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Alberta - January 17, 2018

A new study led by an Alberta Geological Survey (AGS) seismologist sheds light on why the number and magnitude of earthquakes in the Fox Creek region of Alberta are on the rise.

The Alberta Energy Regulator’s AGS branch worked with researchers at Western University, the University of Calgary, the University of Alberta, and Natural Resources Canada to understand the link between hydraulic fracturing and induced seismicity in the Fox Creek area.

Entitled Hydraulic Fracturing Volume is Associated With Induced Earthquake Productivity in the Duvernay Play, the study notes that hydraulic fracturing operations with larger fluid-injection volumes tend to cause earthquakes. However, volume alone isn’t the full story: there’s also a greater likelihood of causing detectable earthquakes when fracturing in certain areas of the hydrocarbon-rich Duvernay formation. The study suggests that the geology likely dictates which areas are prone to these earthquakes.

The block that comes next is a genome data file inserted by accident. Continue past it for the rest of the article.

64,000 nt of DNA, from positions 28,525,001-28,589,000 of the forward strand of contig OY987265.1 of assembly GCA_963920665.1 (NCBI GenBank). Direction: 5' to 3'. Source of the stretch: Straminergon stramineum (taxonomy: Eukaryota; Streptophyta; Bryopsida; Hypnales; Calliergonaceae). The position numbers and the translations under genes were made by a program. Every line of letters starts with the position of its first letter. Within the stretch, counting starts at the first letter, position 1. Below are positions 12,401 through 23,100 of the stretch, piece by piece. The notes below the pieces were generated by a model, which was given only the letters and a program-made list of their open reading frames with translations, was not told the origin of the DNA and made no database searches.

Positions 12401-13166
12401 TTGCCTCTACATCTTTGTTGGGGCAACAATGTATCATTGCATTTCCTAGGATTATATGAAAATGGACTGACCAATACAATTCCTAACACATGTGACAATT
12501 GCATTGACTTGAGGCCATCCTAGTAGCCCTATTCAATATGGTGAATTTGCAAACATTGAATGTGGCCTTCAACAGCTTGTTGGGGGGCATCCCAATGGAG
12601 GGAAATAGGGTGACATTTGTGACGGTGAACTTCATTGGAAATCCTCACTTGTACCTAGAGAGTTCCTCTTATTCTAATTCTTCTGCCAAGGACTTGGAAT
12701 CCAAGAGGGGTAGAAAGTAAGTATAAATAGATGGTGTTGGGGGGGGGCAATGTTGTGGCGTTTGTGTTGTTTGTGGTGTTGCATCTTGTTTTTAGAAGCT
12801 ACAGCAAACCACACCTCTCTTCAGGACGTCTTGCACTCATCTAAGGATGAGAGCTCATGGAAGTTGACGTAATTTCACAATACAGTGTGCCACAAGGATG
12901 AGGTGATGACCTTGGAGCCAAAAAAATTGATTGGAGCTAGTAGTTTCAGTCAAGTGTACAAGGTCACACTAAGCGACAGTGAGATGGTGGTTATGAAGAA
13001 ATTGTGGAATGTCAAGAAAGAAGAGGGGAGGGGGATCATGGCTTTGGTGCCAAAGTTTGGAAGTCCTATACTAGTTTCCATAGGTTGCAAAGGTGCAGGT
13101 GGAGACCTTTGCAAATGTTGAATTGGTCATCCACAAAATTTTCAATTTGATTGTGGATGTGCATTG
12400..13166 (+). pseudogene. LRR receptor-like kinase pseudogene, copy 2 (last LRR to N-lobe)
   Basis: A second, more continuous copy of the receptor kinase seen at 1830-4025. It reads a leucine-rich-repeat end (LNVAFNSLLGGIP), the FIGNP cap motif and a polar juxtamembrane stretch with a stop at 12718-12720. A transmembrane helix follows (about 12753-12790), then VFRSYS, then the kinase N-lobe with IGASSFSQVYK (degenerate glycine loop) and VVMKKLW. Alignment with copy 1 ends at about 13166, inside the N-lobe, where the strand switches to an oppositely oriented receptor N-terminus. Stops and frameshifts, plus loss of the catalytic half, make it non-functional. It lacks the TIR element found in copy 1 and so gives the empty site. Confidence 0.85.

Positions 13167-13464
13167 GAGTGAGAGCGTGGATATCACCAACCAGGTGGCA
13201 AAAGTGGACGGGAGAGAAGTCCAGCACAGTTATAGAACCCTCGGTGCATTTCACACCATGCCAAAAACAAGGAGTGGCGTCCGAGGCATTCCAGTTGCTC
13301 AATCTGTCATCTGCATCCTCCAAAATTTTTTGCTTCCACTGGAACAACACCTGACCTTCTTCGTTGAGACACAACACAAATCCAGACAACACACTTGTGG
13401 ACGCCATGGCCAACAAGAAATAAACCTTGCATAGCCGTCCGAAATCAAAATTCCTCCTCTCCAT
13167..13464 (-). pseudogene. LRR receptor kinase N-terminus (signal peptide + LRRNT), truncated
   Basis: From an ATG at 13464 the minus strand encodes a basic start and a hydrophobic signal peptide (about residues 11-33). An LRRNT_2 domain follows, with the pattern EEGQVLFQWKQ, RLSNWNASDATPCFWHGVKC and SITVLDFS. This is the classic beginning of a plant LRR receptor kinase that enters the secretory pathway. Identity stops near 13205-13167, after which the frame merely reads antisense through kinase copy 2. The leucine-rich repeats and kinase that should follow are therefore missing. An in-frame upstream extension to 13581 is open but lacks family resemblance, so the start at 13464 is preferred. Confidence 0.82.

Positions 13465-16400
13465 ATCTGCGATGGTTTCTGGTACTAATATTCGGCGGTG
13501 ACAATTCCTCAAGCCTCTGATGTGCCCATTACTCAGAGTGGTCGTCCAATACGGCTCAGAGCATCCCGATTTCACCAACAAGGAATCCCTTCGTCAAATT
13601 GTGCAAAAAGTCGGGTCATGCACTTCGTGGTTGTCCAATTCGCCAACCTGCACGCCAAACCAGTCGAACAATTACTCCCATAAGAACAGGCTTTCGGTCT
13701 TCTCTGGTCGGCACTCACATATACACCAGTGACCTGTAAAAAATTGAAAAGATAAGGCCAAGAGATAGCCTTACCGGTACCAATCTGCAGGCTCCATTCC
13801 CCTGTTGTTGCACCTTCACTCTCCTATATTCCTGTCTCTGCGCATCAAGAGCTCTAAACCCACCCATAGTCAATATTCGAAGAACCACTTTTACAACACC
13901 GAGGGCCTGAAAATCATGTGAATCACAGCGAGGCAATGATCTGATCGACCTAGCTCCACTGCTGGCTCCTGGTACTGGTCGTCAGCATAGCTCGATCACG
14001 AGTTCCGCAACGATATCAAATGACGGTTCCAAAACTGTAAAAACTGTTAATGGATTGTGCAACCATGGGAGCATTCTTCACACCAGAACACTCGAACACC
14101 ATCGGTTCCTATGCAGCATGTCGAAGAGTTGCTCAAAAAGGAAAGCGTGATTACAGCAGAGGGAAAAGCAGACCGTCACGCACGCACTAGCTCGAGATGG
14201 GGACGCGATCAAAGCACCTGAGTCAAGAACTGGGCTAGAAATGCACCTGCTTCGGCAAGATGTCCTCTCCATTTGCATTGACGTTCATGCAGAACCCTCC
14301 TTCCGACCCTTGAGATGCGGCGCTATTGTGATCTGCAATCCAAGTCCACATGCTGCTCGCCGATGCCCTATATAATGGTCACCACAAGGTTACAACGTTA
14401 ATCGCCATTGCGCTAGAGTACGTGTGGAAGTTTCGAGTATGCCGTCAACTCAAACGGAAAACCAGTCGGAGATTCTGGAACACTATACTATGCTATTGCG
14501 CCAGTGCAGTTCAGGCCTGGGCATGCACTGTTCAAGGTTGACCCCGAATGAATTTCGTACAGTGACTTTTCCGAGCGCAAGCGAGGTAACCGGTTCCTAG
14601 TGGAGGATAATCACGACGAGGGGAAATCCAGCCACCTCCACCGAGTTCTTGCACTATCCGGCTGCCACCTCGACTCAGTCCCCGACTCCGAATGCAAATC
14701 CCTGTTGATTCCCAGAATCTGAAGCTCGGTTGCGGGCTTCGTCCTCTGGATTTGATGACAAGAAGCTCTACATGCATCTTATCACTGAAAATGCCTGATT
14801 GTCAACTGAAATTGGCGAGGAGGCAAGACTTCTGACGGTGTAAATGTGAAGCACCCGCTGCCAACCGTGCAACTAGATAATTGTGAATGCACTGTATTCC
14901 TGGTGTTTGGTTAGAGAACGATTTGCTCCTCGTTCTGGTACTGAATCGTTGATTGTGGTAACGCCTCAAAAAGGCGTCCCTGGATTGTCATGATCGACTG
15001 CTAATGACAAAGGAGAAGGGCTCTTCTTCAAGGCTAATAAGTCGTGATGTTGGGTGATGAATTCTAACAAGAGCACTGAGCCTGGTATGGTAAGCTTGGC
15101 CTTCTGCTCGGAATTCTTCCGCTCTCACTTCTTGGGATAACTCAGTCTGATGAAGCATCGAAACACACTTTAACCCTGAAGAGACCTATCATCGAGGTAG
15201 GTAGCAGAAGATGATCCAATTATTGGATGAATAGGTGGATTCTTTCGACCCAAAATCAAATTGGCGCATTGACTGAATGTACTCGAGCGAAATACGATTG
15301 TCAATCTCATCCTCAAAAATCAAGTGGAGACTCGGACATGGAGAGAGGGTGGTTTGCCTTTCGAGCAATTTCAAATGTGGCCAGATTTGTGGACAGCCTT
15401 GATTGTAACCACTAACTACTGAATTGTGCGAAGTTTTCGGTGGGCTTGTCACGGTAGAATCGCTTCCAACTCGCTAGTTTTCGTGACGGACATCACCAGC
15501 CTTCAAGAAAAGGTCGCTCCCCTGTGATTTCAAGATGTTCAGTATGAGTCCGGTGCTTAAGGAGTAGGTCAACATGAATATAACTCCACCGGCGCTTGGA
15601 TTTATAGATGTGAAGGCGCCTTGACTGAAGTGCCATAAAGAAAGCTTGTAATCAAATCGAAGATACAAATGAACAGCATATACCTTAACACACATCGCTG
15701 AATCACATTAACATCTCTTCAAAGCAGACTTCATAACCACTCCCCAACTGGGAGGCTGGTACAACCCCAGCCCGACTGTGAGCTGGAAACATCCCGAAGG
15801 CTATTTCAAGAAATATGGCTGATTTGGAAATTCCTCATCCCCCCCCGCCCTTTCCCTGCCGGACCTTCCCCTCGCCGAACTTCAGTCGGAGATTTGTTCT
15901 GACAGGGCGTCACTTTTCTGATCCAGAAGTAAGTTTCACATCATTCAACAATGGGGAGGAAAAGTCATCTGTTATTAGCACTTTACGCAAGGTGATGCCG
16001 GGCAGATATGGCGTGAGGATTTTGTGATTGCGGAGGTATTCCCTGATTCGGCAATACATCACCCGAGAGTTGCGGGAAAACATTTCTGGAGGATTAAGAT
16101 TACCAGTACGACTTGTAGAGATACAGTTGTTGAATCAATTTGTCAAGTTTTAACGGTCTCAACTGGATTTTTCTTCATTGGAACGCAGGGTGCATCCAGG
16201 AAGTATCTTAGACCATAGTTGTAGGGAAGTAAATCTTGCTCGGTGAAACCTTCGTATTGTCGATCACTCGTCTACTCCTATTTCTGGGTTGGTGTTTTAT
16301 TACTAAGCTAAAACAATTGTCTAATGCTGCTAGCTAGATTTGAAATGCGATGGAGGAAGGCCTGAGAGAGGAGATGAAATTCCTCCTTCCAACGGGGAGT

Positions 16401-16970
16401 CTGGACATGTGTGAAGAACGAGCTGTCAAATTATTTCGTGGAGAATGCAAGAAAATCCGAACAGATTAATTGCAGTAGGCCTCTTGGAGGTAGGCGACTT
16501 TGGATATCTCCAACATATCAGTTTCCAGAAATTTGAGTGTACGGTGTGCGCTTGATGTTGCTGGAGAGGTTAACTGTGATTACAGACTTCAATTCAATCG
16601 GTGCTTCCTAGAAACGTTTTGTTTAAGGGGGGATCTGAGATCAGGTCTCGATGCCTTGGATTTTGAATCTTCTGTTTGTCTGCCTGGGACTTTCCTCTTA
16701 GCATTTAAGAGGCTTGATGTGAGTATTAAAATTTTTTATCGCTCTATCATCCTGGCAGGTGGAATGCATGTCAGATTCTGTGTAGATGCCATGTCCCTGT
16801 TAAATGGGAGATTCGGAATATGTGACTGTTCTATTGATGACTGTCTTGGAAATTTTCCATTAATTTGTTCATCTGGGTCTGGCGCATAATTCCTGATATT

The study has been published in Science—one of the world’s leading scientific journals.

In the Media

CBC News: Why some fracking wells are prone to triggering earthquakesopens in new window
Volume of fluid injected is a big factor, but only in areas with connection to existing fault
January 18, 2018

Financial Post: Study defines link between fracking, earthquakes in northern Albertaopens in new window
January 18, 2018

The Gateway: U of A scientist links fracking and earthquakes in new study
March 31, 2018

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